How shall we now understand Braverman’s assertion that the present-day feminist movement “in its modern form is almost entirely a product of women who have been summoned from the household by the requirements of the capital accumulation process"? This refers, in the first instance, to the 33 million women who presently make up 40 percent of the entire labor force, and in the second instance, to the weakening of the function of household work and the dissociation of an increasing number of women from it.
Since we began with a critique of a critique, derived from Women’s Liberation, which accused Braverman of omitting a consideration of housewives, let us now discuss the housewife (whether she is working or not). The housewife is at the very nexus of the changes: the disintegration of the family and family life.
Just as in the factory it is not the machines that are at fault but the conditions of the capitalist mode of production under which they are used, so here it is not the necessary provision of social services that is at fault, but the effects of an all-powerful marketplace .... As the advances of modern household and service industries lighten the family labor, they increase the futility of family life; as they remove the burdens of personal relations, they strip away its affections; as they create an intricate social life, they rob it of every vestige of community and leave in its place the cash nexus.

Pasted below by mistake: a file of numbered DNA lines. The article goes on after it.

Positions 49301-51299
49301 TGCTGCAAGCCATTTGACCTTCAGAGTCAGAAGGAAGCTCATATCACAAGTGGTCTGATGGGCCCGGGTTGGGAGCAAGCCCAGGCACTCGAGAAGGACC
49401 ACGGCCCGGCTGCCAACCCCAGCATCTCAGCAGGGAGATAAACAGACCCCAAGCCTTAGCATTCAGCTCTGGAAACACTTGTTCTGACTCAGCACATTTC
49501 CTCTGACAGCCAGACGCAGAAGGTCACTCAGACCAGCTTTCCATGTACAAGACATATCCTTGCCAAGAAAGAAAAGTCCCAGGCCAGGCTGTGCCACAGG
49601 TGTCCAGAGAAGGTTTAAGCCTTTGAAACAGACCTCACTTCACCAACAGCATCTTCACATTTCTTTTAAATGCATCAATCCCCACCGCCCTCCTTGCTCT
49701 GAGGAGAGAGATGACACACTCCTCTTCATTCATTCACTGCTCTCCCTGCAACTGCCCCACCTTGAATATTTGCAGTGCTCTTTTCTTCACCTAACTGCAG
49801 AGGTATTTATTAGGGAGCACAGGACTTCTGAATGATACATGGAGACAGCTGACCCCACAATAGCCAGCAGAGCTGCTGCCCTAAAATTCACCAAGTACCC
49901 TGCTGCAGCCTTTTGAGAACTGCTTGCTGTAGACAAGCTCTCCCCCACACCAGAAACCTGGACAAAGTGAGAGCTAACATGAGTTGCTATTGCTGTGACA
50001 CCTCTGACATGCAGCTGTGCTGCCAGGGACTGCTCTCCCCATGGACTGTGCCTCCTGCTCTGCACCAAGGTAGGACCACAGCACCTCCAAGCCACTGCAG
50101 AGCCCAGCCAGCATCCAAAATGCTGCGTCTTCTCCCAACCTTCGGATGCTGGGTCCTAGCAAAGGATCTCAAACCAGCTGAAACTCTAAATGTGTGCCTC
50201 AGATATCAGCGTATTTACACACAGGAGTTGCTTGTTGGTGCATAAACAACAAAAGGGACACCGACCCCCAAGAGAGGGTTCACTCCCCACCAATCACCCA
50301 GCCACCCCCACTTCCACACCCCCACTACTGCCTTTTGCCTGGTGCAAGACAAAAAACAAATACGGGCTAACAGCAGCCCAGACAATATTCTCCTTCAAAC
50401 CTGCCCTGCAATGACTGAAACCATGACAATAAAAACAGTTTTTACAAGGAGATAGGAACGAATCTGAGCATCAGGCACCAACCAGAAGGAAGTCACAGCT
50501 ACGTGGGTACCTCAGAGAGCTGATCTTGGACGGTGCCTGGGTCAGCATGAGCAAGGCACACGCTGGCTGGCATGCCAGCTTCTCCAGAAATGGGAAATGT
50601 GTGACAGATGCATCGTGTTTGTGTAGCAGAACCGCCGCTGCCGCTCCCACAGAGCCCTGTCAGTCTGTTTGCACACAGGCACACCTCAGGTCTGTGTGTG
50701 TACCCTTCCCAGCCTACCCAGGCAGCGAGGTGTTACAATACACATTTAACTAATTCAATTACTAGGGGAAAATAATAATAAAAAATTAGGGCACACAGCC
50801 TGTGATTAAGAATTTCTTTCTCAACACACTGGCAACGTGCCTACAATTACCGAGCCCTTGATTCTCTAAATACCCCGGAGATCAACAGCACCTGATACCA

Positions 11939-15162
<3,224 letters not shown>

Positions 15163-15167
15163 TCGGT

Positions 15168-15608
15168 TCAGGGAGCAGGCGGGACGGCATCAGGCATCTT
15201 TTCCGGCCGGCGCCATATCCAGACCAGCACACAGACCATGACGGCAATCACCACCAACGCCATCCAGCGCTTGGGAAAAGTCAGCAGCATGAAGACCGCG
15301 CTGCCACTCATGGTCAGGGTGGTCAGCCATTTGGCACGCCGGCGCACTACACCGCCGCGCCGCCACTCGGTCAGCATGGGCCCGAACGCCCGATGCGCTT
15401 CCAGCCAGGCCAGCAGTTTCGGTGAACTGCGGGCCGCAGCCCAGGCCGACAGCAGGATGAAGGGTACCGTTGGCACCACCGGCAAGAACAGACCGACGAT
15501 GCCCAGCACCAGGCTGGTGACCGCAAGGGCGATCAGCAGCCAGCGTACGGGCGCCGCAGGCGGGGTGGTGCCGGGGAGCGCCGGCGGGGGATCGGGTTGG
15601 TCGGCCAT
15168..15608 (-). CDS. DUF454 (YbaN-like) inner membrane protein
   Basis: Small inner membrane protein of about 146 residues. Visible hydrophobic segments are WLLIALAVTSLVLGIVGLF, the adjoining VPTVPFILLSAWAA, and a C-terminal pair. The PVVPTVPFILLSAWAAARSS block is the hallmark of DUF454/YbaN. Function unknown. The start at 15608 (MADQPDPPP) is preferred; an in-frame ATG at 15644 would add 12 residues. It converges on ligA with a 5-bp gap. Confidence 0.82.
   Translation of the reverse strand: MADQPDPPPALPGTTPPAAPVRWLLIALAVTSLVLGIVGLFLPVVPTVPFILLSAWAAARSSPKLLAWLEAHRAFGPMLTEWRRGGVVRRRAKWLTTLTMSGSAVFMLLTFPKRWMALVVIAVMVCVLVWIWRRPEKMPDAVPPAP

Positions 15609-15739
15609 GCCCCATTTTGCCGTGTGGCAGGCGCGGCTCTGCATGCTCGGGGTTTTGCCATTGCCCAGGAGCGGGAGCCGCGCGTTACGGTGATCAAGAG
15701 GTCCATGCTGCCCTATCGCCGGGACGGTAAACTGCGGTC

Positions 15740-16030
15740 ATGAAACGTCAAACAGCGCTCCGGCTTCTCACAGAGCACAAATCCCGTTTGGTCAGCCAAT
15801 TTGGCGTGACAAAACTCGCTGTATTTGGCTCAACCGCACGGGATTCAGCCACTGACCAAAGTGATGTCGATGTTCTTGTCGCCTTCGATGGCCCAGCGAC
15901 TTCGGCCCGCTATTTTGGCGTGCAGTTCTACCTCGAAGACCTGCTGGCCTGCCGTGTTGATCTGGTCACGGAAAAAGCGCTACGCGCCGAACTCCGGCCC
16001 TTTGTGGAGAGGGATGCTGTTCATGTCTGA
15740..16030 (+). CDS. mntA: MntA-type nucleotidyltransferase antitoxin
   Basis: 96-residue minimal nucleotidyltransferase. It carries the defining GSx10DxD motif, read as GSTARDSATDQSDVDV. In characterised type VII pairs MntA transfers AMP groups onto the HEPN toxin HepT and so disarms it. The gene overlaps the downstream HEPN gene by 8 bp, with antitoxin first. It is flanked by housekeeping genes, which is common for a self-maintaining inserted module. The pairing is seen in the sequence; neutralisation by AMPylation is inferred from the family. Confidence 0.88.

For modern woman, the cash nexus means that she is consumer, not a producer; it means that she is economically dependent upon the husband (unless she is working) and appears to be more of a burden than a contributor in her own right; it means that her home function is primarily childrearing, and even that function is being eroded by the proliferation of commodity child-rearing services; it means that her labor in the home is principally that of an endless round of maintenance, much of it useless (does the family really care if there are six coats of super-gloss on the kitchen floor?). These are the conditions of life that create the housewife’s “illness without a name,” that so degrade household labor as to make it intolerable. It is the nature of human beings to attempt to realize their human potential through labor; just as rationalization degrades industrial labor, so the sheer futility of modern household labor leads to frustration and depression.
Therefore, it is the disintegration of the family and of traditional household labor – the futility and paucity of social relations – that produces the profound dislocation and rebellion of women subjected to it. Indeed, we are in a period of transition between the older form of the family and some new form arising out of the conditions of monopoly capitalism. Since the norms and values of social life change more slowly than do the material conditions of life, rebellion arises when individuals attempt to realize social values and fail. A woman believes she should be a wife and homemaker: but a wife is a non-productive dependent, and a “homemaker” is in fact an unpaid housekeeper.